Golden State Warriors point guard Stephen Curry (30) guards Portland Trail Blazers guard Seth Curry (31) during the second quarter of Game 2 of the NBA Western Conference Finals on May 16, 2019 at Oracle Arena in Oakland, California. (Chris Victorio | Special to S.F. Examiner)

Curry brothers headline Game 2 of Western Conference Finals

Wild Game 2 comes down to Stephen Curry versus Seth Curry late in fourth quarter

OAKLAND — With two minutes to play in the fourth quarter of Thursday’s Game 2 of the Western Conference Finals, Warriors point guard Stephen Curry stood at the free throw line with a chance to give Golden State a two-point lead after being fouled on a 3-point attempt.

Down by one, Curry tried to set his focus, but a familiar voice nagged in his ear, one he’d heard in backyard games in suburban Charlotte: his younger brother Seth.

“He tried to distract me at the free throw line,” Stephen said with a chuckle. “I knew how to go back and stay focussed on what I needed to do.”

On Thursday night, it was this brotherly rivalry that rose to the forefront of a 114-111 comeback win for the Warriors. It would be the pair’s extraordinary familiarity with one and other that turned Game 2 into a sibling showdown for the Curry family, complete with their parents‚ Dell and Sonya, wearing split jerseys in the stands.

“This was like the coolest experience I’ve ever had playing against [Seth],” Stephen said. “It worked out perfectly, though. He played great and we won.”

Two games into the Warriors’ third playoff series this season, much has been made of the brother-on-brother battle as Stephen and Seth — the Duke product and role player for the Portland Trail Blazers — met for the first time in the postseason.

When Game 1 tipped off, the two became the first pair of siblings to ever play in a conference finals series, beating the Gasol Brothers — Marc and Pau — who would have matched the feat if not for a season-ending foot injury suffered by the latter.

“What a special moment this is for the Curry family,” Warriors guard Klay Thompson said. “You never know when this will ever happen again. I’m enjoying it because I know how hard they work.”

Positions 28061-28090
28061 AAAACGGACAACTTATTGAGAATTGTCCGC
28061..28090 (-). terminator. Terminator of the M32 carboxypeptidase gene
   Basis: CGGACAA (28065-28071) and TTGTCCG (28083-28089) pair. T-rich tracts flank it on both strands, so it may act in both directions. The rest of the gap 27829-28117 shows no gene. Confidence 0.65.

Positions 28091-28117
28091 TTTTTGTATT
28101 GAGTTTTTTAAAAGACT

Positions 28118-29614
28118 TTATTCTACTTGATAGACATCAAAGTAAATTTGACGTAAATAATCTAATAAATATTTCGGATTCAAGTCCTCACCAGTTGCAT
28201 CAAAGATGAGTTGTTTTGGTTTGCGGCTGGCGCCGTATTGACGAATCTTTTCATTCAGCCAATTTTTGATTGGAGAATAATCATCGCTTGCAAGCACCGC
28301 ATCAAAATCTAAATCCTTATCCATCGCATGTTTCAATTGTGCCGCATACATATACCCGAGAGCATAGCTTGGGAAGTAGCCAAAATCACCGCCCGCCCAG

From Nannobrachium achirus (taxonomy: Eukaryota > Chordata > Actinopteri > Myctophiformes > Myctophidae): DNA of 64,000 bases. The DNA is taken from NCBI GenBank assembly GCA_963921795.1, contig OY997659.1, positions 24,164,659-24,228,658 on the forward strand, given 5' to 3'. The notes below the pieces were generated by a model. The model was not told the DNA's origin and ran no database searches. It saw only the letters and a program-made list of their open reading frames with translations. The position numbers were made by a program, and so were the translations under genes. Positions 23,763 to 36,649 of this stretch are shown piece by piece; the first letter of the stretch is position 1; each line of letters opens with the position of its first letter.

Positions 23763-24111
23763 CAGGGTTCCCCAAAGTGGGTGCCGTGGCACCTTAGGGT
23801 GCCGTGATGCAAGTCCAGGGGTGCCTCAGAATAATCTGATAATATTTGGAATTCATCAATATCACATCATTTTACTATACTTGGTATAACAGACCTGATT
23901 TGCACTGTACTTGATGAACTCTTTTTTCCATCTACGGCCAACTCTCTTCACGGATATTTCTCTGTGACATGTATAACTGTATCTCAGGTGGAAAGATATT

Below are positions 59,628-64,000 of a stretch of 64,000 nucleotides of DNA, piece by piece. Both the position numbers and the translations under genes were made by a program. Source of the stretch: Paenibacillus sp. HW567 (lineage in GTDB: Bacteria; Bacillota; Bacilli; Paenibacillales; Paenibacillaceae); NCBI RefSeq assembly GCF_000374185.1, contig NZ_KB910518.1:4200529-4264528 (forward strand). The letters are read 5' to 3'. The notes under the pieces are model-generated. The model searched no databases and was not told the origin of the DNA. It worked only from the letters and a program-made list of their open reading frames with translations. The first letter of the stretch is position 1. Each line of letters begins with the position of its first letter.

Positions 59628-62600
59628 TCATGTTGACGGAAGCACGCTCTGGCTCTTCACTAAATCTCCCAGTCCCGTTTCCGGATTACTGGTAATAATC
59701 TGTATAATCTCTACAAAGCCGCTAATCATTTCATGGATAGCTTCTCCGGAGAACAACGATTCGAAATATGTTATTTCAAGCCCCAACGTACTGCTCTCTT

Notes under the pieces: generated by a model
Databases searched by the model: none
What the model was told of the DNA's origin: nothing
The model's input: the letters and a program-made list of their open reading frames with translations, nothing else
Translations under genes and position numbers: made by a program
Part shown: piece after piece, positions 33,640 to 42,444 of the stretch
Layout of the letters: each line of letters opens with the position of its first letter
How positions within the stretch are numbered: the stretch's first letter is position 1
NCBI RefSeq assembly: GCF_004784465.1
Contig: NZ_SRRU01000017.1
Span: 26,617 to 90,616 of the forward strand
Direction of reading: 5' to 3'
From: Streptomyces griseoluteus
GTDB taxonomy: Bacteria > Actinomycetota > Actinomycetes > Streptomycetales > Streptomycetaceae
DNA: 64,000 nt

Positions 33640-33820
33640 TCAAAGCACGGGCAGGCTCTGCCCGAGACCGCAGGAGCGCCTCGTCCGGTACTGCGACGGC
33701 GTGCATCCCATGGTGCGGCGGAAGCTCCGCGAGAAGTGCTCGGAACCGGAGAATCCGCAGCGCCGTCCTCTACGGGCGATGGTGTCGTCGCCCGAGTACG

While the moment may be special for the Currys, having both sons compete against each other on one of the biggest stages in all of basketball comes with its drawbacks. Mother Sonya and father Dell — who played 16 seasons in the NBA — have been forced to choose sides, dawning custom, half-and-half jerseys to represent both teams, with one son on the front, and the other on the back.

The Curry boys — Stephen being two and a half years older than Seth — shared plenty of backyard battles and on-court skirmishes growing up, but on Thursday, that sibling rivalry made its way into one of the most important games to this point of either’s season.

Just two nights earlier, the Warriors had secured a comfortable 18-point win over Portland, led by Stephen, who scored a game-high 36 points and nine 3-pointers. Meanwhile, Seth had a night to forget, scoring just three points on 1-of-7 shooting from the floor and finishing as a -10 for the game.

In Game 2, Seth scored seven points in the first half as his Trail Blazers outscored the Stephen’s Warriors by 15 heading into the break. While Stephen had 19 points of his own, the Warriors were reeling.

After the Warriors outscored Portland 39-24 in the third quarter, Golden State had pulled itself back into the game, setting the stage for an exhilarating fourth quarter with both Curry brothers in the middle of the action.

“I thought of their parents at one point,” Warriors head coach Steve Kerr said. “Can you imagine watching your two boys go head-to-head in a playoff game and both of them hitting huge shots? It must have been amazing for them.”

Although the Warriors had drawn even to start the fourth, the Trail Blazers responded by building their lead back to eight points with seven minutes remaining in the fourth quarter, with Seth hitting two of his three 3-point attempts during this stretch.

Just 18 seconds after the second Oracle-silencing triple, Seth would get the best of his two-time-MVP older brother by stealing an errant pass from Stephen.

“It felt like I changed the game and put in more energy,” Seth said. “I made him work harder.”

After climbing out of yet another hole, Steph found himself at the free throw line with two minutes to play with a chance to put Golden State ahead, 110-108.

Just like Seth knew where to be when Steph handled the ball, picking his pocket twice earlier in the game, he had an idea of how to get Steph off of his game by jawing in his ear.

But the tactics did not work in Seth’s, or the Trail Blazers’ favor, as the eldest Curry striped all three free throws to put Golden State ahead.

Two possessions later, Seth would have one last shot at spoiling Steph’s 37-point outing by nailing a 29-foot 3-pointer to put Portland up by one with 52 seconds remaining.

Unfortunately for the Blazers, Golden State’s championship mettle prevailed, as they scored the game’s final four points to capture a 2-0 series lead over Portland.

“Them two, growing up in the backyard playing against each other their whole life, whether it’s video games, in the backyard playing one-on-one, whatever it is — I’ve got a big brother,” Green said. “You compete your entire life and to be on this stage, it don’t get much better than that.”

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